Join Maxim Jago for an in-depth discussion in this video Creating transition effects, part of Up and Running with Premiere Elements 9.
The word transition in the context of editing systems like Priemer Elements, really just mean switching from one piece of media to another piece of media. And the most common form that this transition could possibly take in all media everywhere, has got to be a straight cut. And so I've got here three simple shots of people on the beach and as I drag through you can see, there's one shot, and that cuts to another shot, and that cuts to another shot. And those cuts, those straight cuts, are transitions.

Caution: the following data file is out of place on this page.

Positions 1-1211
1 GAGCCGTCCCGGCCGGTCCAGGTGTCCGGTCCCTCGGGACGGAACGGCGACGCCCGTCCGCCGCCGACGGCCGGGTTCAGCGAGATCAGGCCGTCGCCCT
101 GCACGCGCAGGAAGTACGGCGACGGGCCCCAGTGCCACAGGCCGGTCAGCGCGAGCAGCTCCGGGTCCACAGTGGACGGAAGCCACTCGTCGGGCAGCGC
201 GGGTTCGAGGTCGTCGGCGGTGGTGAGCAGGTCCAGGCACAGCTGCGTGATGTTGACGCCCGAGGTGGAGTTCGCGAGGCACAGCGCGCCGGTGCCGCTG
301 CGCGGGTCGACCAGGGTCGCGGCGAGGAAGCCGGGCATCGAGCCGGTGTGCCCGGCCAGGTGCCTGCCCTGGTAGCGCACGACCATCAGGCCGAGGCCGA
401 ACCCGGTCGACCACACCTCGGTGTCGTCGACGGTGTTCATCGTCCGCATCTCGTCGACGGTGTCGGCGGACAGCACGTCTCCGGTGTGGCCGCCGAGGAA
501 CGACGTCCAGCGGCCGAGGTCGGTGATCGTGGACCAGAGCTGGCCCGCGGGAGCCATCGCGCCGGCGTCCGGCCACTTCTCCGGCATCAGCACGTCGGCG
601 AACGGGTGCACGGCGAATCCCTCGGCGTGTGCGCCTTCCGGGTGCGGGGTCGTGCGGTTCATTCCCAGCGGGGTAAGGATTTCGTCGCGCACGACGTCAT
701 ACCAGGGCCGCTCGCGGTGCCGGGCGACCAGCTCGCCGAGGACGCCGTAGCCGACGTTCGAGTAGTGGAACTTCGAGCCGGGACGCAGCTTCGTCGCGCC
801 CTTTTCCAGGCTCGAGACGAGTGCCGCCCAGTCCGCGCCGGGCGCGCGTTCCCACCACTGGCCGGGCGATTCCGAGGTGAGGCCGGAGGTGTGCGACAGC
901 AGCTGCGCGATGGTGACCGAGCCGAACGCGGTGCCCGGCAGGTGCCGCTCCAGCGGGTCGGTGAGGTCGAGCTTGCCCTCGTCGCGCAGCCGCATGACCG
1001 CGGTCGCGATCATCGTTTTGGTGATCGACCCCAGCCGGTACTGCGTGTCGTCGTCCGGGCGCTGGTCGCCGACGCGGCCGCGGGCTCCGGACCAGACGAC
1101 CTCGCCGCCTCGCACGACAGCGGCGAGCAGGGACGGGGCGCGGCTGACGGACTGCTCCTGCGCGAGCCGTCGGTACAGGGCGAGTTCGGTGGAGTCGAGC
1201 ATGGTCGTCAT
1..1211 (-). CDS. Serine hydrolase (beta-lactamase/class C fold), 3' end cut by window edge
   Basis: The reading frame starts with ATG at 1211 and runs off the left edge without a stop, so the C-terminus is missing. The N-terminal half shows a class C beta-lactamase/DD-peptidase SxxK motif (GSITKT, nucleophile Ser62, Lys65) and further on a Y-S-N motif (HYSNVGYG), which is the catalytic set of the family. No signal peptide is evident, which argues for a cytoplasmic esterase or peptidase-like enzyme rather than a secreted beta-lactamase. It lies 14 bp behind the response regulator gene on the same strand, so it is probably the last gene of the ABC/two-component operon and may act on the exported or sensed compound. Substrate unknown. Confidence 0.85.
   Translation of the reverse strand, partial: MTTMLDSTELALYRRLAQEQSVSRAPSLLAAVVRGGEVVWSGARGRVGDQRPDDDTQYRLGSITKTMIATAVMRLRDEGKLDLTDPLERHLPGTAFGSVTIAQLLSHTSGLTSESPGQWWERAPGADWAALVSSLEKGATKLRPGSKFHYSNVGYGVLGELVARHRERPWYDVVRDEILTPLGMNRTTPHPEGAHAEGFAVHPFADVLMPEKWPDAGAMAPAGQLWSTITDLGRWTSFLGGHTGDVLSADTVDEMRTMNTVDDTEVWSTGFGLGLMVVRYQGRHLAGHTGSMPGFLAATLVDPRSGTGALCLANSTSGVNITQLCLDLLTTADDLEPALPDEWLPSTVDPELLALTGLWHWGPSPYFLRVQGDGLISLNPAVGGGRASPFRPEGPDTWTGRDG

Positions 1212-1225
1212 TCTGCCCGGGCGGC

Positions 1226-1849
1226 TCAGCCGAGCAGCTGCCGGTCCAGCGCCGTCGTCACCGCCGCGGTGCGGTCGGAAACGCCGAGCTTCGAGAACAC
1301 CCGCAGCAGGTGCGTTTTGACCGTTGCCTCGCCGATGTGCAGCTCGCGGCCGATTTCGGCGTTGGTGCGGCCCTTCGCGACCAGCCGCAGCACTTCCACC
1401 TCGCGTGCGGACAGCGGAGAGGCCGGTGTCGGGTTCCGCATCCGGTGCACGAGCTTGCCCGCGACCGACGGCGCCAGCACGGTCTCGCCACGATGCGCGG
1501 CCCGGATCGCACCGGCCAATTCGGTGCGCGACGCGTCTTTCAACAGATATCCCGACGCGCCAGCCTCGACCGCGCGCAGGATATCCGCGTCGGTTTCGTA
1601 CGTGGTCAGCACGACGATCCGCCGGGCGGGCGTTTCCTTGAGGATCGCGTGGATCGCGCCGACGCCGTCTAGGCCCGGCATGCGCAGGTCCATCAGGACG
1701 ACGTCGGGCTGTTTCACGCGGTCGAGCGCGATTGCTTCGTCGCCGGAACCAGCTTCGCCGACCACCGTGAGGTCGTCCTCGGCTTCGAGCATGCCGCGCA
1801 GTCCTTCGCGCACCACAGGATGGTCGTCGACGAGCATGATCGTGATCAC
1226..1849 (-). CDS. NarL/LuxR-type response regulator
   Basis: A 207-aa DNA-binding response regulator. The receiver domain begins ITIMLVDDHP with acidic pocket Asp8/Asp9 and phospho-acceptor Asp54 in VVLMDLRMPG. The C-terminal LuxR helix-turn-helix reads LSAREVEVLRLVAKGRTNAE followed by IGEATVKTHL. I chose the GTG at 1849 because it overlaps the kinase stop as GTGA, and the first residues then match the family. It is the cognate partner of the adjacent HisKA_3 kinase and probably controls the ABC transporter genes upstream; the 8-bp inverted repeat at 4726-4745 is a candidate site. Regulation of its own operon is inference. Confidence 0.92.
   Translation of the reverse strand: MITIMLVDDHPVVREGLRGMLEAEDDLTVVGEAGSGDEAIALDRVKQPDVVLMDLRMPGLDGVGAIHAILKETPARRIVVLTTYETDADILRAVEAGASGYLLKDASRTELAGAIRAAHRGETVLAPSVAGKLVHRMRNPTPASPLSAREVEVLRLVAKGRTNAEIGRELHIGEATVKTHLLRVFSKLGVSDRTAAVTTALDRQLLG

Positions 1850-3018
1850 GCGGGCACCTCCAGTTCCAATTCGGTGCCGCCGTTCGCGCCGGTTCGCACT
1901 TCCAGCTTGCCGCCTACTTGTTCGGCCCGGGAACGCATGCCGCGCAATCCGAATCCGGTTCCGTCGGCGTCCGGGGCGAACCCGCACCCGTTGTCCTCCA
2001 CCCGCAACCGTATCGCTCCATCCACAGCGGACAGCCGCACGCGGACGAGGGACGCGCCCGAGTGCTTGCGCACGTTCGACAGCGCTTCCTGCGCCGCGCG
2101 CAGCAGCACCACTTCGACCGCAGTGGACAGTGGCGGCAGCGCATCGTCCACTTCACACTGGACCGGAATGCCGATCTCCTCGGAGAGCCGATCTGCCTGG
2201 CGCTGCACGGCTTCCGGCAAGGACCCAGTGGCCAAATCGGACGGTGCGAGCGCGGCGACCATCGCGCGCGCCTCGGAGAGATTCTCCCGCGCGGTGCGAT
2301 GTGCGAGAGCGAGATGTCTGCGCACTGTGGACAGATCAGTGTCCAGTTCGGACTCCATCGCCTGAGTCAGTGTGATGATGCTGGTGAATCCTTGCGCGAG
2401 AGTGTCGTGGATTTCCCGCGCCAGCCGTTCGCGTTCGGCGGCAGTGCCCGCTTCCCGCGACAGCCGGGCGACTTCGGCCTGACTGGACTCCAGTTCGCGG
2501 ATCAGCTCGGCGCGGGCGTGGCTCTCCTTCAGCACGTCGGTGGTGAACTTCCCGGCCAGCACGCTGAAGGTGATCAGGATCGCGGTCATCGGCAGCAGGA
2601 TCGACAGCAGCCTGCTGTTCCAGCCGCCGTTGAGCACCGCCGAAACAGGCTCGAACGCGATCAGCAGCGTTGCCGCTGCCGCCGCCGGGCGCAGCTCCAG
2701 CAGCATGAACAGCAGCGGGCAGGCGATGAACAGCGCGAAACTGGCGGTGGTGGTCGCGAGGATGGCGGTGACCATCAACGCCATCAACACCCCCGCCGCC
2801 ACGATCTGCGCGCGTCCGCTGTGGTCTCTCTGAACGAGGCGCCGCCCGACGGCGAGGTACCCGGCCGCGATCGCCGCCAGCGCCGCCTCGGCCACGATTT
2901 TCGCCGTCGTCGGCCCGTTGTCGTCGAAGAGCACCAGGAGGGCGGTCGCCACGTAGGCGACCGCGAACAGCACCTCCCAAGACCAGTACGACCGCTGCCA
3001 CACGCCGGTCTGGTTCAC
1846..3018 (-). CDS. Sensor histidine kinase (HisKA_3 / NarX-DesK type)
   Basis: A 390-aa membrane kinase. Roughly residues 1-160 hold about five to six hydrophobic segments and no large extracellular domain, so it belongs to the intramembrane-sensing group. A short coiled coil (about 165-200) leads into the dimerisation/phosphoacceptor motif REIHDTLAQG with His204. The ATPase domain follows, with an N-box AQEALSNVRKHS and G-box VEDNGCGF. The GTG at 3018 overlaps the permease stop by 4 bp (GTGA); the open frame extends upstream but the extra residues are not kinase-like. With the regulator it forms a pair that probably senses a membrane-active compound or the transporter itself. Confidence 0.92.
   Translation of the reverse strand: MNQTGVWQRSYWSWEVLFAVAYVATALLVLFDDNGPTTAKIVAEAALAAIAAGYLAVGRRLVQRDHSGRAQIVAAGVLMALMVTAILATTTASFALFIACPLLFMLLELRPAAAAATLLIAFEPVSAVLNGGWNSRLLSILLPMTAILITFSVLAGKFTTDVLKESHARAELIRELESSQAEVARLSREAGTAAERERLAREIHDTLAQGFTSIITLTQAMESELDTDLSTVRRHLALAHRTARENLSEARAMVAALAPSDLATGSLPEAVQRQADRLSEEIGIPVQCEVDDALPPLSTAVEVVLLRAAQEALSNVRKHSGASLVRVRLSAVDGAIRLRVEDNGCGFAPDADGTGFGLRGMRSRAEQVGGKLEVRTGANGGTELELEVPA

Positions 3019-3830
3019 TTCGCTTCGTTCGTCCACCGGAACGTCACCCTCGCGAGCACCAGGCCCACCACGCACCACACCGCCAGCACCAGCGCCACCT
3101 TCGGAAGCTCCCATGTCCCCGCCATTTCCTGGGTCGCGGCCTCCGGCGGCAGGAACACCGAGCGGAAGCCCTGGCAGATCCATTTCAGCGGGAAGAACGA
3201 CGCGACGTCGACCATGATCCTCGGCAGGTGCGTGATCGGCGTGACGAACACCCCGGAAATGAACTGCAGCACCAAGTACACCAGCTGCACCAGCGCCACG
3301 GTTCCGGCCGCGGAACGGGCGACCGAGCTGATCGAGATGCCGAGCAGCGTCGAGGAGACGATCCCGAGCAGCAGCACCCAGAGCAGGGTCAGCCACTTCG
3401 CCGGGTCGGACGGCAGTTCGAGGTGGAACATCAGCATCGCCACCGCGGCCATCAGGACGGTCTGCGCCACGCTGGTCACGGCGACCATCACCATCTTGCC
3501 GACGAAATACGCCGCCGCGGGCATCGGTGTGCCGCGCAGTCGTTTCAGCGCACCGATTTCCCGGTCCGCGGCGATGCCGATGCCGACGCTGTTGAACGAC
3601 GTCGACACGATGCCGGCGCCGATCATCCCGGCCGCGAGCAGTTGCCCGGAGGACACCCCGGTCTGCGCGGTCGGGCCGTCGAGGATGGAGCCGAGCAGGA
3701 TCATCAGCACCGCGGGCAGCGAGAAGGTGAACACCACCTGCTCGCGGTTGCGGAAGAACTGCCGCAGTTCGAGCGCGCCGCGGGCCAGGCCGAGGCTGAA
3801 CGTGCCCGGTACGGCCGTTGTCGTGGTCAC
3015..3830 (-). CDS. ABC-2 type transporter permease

But there are much more interesting transitions available in the Premiere Elements Application, and let's take a look at a couple now. So, first of all, I'm going to go to my Edit tab in the tasks panel and under the Edit tab, I've got Effects, Transitions, Titles and so on. I'm going to click on the Transitions category and maybe I'll go for something simple like a curtain. I'm just going to drag this directly into this icon. Between the first two shots and let go. And what you'll see there is a little icon that updates to show that there is a transition effect applied to it. In fact, I'm going to do the same effect maybe, yeah, I'll go for the same effect between the second and third clips.